Opioid interruptions, pain, and withdrawal symptoms in nursing home residents

Sarah E. Redding, Sophia Liu, William W. Hung, Kenneth S. Boockvar

Research output: Contribution to journalArticlepeer-review

5 Scopus citations


Purpose: Interruptions in opioid use have the potential to cause pain relapse and withdrawal symptoms. The objectives of this study were to observe patterns of opioid interruption during acute illness in nursing home residents and examine associations between interruptions and pain and withdrawal symptoms. Methods: Patients from 3 nursing homes in a metropolitan area who were prescribed opioids were assessed for symptoms of pain and withdrawal by researchers blinded to opioid dosage received, using the Brief Pain Inventory Scale and the Clinical Opioid Withdrawal Scale, respectively, during prespecified time periods. The prespecified time periods were 2 weeks after onset of acute illness (eg, urinary tract infection), and 2 weeks after hospital admission and nursing home readmission, if they occurred. Opioid dosing was recorded and a significant interruption was defined as a complete discontinuation or a reduction in dose of >50% for ≥1 day. The covariates age, sex, race, comorbid conditions, initial opioid dose, and initial pain level were recorded. Symptoms pre- and post-opioid interruptions were compared and contrasted with those in a group without opioid interruptions. Findings: Sixty-six patients receiving opioids were followed for a mean of 10.9 months and experienced a total of 104 acute illnesses. During 64 (62%) illnesses, patients experienced any reduction in opioid dosing, with a mean (SD) dose reduction of 63.9% (29.9%). During 39 (38%) illnesses, patients experienced a significant opioid interruption. In a multivariable model, residence at 1 of the 3 nursing homes was associated with a lower risk of interruption (odds ratio = 0.073; 95% CI, 0.009 to 0.597; P < 0.015). In patients with interruptions, there were statistically insignificant changes in mean (SD) pain score (difference -0.50 [2.66]; 95% CI, -3.16 to 2.16) and withdrawal score (difference -0.91 [3.12]; 95% CI, -4.03 to 2.21) after the interruption as compared with before interruption. However, when compared with patients without interruptions, patients with interruptions experienced larger increases in pain scores during the follow-up periods (difference 0.09 points per day; 95% CI, -0.01 to 0.019; P = 0.08). In particular, patients who received the highest quartile of opioid dose before interruption experienced increases in pain scores over time that were 0.22 points per day larger (95% CI, 0.02 to 0.41; P = 0.03) than those without interruption. Withdrawal scores were not associated with opioid interruption regardless of dose before interruption. Implications: Nursing home patients often experience interruptions in opioid dosing, which can be associated with worse pain, but not withdrawal symptoms, during acute illnesses. Clinicians should be aware of the potential risks and effects of opioid interruptions during acute illnesses in this patient group.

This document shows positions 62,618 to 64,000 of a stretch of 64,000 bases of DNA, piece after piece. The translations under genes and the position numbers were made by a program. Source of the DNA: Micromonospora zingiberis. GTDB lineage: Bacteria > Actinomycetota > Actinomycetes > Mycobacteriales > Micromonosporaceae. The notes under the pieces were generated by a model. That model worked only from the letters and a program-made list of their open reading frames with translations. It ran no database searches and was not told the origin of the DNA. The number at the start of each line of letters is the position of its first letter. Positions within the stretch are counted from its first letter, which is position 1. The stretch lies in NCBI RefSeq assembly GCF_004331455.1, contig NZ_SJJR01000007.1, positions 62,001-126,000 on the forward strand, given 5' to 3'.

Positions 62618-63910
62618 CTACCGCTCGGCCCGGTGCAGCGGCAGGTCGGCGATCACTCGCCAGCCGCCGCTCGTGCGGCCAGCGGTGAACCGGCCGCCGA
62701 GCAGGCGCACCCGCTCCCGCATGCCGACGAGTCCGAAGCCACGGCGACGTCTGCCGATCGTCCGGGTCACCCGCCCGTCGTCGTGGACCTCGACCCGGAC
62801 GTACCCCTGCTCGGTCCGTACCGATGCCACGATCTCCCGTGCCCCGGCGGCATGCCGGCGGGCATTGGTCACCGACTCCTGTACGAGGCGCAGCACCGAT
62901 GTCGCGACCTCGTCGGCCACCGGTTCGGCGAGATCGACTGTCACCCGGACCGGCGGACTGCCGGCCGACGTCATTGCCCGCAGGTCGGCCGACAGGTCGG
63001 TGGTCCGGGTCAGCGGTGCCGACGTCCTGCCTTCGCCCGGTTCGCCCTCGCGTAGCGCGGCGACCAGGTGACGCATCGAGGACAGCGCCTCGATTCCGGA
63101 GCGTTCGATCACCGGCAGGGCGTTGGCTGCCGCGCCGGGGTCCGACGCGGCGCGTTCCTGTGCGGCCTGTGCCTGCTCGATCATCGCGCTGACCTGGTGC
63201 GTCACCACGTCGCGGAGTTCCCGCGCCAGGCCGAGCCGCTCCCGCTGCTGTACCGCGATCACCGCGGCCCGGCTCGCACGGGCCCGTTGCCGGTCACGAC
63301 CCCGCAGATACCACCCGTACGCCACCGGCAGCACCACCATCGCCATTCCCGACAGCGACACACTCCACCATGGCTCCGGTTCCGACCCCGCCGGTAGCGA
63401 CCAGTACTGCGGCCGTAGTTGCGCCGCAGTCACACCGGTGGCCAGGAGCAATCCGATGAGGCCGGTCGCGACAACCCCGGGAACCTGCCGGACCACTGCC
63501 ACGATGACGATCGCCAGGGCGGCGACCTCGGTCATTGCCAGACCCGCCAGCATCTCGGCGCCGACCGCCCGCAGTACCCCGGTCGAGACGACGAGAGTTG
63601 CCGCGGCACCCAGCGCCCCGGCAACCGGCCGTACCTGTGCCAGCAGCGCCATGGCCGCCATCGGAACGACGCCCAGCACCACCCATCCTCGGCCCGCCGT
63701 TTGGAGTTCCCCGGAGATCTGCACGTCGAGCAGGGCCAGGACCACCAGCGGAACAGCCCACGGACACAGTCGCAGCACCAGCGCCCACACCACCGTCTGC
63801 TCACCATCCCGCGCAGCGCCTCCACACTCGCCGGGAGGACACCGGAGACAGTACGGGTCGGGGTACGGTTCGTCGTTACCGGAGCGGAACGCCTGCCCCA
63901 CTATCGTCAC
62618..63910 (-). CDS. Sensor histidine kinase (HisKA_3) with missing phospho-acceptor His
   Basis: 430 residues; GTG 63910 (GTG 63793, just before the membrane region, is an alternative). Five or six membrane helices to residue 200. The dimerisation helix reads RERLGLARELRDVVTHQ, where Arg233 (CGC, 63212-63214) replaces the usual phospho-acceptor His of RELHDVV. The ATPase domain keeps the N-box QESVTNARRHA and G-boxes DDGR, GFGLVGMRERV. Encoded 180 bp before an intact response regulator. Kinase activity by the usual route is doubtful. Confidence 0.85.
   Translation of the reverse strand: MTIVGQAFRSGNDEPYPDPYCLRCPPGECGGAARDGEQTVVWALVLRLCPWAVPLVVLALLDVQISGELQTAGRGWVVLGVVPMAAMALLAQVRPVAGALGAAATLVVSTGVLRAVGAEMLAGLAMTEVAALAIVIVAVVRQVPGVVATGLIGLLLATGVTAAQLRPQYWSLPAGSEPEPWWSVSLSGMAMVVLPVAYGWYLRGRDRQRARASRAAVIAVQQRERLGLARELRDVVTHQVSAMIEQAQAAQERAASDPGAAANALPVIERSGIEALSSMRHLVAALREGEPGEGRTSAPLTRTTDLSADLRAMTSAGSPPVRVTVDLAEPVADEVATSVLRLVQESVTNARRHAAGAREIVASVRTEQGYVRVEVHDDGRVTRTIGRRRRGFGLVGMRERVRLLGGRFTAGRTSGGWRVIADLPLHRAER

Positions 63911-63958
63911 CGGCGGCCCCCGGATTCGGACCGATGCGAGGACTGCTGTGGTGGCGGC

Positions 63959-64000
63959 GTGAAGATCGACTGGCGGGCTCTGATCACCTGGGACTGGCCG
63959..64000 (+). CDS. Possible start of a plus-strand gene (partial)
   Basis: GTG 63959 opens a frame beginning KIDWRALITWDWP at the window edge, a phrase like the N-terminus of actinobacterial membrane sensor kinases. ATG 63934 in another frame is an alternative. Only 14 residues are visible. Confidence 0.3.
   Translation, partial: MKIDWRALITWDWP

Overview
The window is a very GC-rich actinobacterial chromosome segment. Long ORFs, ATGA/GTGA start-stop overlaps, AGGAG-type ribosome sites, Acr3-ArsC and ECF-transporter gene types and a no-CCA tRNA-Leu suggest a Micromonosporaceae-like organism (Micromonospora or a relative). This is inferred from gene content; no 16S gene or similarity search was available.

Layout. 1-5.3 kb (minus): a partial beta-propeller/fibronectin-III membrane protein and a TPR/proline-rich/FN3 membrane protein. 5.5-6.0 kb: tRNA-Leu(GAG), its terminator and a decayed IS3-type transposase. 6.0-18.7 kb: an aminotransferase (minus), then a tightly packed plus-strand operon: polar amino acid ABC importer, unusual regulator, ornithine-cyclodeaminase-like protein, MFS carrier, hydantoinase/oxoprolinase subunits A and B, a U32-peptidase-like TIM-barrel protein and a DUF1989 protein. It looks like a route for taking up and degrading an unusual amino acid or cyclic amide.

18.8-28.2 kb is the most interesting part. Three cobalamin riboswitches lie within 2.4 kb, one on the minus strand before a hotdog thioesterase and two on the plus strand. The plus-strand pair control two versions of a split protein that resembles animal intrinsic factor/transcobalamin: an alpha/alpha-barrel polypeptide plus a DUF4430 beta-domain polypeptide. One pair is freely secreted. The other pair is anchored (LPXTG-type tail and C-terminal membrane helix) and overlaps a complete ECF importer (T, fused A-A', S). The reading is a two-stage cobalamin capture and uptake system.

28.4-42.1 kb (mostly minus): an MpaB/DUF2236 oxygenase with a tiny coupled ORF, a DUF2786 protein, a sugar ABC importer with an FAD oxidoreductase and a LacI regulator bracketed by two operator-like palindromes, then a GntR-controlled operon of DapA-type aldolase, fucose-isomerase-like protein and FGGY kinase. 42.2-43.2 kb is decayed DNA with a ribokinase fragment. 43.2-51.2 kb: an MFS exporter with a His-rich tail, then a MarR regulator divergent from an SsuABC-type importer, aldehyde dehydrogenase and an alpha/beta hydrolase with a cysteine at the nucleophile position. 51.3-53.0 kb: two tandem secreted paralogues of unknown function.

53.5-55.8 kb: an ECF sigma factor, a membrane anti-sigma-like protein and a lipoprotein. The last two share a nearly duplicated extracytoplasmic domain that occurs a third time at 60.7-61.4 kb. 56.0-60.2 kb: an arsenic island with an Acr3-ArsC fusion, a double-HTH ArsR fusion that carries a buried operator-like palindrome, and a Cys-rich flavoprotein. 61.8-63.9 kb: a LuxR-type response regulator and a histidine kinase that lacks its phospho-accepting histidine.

Original languageEnglish
Pages (from-to)1555-1563
Number of pages9
JournalClinical Therapeutics
Issue number11
StatePublished - 1 Nov 2014


  • Nursing homes
  • Opioid
  • Pain management
  • Withdrawal


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